But however you feel about the housing market -- pillar of the economy, boom, expanding bubble -- it seems unlikely the sector's momentum is about to come to a screeching halt.

"I have no doubt Greenspan will do all in his power to keep interest rates in general, and mortgage rates in particular, low," Kasriel quipped.

Homebuilding Bulls Bow Out

Naturally, continued momentum in the housing market should benefit related stocks, most notably the seemingly unstoppable homebuilders. Since the Nasdaq Composite peaked on March 10, 2000, the Homebuilding Index is up 255%, and it has more than doubled since the market's September 2001 lows. Since mid-March, the index is up nearly 30%, about double the S&P 500's gains and well in excess of even the Comp's advance.

In sum, those who've tried to short the homebuilders have been burned, and folks who've stayed the course have been richly rewarded (at least on paper). The question is whether it's time to book those profits. It is (already was, actually), according to Brad Ruderman, managing partner at Ruderman Capital Management, a Los Angeles-based hedge fund with $145 million under management.

"The thesis why I bought them is still intact," Ruderman said, ticking off a list of positives, including ongoing pessimism and high short interest in the group, low relative valuations, strong industry management, stock buybacks and relatively limited insider selling, "plus the added stimulus from this rally in the bond market."

But Ruderman, cited here on Feb. 27 as being very bullish -- a stance he reiterated a week later during a sharp selloff sparked by weak first-quarter order growth at Lennar ( LEN) -- recently sold his entire homebuilding holdings. These included Toll Brothers ( TOL), Centex ( CTX) and D.R. Horton ( DHI).

Each of those were up about 30% since they were cited here in late February, and the hedge fund manager didn't want to risk those heady gains. "The luster of the trade is somewhat clouded by the bond market," he said. "I don't want to be a casualty of a major bond market selloff and have half my gains removed. That doesn't mean I don't like homebuilders , but we're in uncharted waters" in the fixed-income sea.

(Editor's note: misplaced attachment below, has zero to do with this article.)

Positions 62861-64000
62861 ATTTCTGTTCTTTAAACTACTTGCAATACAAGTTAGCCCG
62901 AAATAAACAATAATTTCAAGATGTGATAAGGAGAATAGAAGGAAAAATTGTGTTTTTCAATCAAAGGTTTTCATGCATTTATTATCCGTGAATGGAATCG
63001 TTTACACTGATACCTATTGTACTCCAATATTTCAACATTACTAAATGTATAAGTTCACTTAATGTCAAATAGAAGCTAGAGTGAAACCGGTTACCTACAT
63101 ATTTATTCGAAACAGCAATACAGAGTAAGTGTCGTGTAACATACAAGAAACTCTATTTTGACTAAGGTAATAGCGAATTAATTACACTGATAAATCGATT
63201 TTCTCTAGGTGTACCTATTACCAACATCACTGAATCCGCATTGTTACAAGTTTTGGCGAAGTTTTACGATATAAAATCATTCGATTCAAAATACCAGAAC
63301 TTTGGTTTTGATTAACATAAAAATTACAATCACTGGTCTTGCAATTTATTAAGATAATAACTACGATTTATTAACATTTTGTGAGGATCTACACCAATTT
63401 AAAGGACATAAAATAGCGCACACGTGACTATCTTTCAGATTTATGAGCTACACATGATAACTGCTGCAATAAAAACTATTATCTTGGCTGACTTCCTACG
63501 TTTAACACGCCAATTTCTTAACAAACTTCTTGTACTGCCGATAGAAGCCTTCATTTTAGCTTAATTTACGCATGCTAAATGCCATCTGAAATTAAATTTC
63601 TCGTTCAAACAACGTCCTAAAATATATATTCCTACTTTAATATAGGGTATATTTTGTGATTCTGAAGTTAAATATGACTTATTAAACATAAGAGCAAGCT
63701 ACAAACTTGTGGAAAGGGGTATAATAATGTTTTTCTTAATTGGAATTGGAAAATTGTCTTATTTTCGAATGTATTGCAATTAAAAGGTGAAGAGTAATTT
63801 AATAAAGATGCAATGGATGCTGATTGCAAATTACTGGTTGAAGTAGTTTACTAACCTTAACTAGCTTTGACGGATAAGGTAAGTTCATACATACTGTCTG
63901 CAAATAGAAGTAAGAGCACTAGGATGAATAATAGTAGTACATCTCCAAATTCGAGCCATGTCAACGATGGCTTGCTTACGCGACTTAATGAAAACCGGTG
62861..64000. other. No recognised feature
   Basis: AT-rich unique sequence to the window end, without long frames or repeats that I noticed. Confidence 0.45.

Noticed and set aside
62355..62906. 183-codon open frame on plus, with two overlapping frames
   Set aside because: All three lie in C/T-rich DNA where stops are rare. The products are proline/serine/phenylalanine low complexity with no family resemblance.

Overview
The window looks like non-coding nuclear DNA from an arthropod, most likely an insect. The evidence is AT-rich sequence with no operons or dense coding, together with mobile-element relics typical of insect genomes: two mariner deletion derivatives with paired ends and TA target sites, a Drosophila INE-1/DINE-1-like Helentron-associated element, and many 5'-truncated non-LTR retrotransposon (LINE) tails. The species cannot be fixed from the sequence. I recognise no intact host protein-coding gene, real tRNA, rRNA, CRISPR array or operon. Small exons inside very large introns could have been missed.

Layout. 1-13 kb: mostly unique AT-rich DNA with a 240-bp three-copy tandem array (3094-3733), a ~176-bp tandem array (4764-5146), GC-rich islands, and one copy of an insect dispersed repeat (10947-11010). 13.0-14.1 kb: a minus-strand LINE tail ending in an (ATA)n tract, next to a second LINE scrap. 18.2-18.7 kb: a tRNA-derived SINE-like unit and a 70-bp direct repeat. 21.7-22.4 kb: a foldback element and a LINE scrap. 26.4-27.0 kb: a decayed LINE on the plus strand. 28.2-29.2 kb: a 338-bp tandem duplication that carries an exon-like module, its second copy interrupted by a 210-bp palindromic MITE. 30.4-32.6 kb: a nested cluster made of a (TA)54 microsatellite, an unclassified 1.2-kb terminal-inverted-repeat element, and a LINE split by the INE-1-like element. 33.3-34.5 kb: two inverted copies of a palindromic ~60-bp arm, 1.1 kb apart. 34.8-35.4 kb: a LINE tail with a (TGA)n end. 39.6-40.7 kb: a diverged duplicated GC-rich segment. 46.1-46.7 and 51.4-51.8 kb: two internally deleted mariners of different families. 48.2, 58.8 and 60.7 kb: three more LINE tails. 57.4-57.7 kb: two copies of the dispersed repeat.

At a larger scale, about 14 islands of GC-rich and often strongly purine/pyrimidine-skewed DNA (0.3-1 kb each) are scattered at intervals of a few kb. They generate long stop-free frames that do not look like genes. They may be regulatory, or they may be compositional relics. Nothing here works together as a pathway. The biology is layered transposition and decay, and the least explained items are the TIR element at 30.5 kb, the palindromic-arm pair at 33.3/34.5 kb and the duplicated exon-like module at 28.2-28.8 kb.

At this point, there doesn't seem to be much that will send bond prices lower and yields higher, a development that would undermine interest rate-sensitive stocks such as homebuilders. Then again, Wall Street was convinced rates could only go higher earlier this year. The opposite occurred.

For those curious, Seabreeze Partners' Doug Kass took a very similar stance as Ruderman. On May 7, Kass announced on Street Insight.com that he had sold all his homebuilding shares. (After having been a strident short on the sector, Kass reversed course late in 2002, and homebuilders had become his "favorite sector bet" earlier this year.)

Citing his rationale for selling, Kass wrote: "With the last ratchet down in yields, I can't see investors' perceptions of homebuilders getting any better for now."

Notably, that was before the most recent ratcheting down of yields, which has spurred further strength in the group, prior to Friday's setback.

The message from Ruderman and Kass seems to be that pigs get slaughtered, whether they live in homes of straw or stick. Even if the sector's strength currently seems as thick as a brick.
Aaron L. Task writes daily for TheStreet.com. In keeping with TSC's editorial policy, he doesn't own or short individual stocks, although he owns stock in TheStreet.com. He also doesn't invest in hedge funds or other private investment partnerships. He invites you to send your feedback to Aaron L. Task.